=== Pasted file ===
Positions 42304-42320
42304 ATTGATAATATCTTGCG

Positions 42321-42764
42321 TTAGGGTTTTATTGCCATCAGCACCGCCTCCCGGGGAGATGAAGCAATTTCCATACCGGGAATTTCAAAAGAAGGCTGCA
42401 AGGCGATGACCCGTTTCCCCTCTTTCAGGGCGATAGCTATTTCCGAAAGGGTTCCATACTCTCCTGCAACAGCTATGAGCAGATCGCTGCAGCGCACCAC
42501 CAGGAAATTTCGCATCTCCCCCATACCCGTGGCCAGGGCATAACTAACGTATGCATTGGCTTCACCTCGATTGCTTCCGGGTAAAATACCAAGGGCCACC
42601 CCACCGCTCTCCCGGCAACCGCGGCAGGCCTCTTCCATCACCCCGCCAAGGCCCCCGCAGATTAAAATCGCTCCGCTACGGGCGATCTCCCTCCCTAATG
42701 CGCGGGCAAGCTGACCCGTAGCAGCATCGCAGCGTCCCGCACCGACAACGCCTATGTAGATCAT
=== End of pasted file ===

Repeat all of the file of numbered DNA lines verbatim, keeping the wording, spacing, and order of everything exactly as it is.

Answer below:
Positions 42304-42320
42304 ATTGATAATATCTTGCG

Positions 42321-42764
42321 TTAGGGTTTTATTGCCATCAGCACCGCCTCCCGGGGAGATGAAGCAATTTCCATACCGGGAATTTCAAAAGAAGGCTGCA
42401 AGGCGATGACCCGTTTCCCCTCTTTCAGGGCGATAGCTATTTCCGAAAGGGTTCCATACTCTCCTGCAACAGCTATGAGCAGATCGCTGCAGCGCACCAC
42501 CAGGAAATTTCGCATCTCCCCCATACCCGTGGCCAGGGCATAACTAACGTATGCATTGGCTTCACCTCGATTGCTTCCGGGTAAAATACCAAGGGCCACC
42601 CCACCGCTCTCCCGGCAACCGCGGCAGGCCTCTTCCATCACCCCGCCAAGGCCCCCGCAGATTAAAATCGCTCCGCTACGGGCGATCTCCCTCCCTAATG
42701 CGCGGGCAAGCTGACCCGTAGCAGCATCGCAGCGTCCCGCACCGACAACGCCTATGTAGATCAT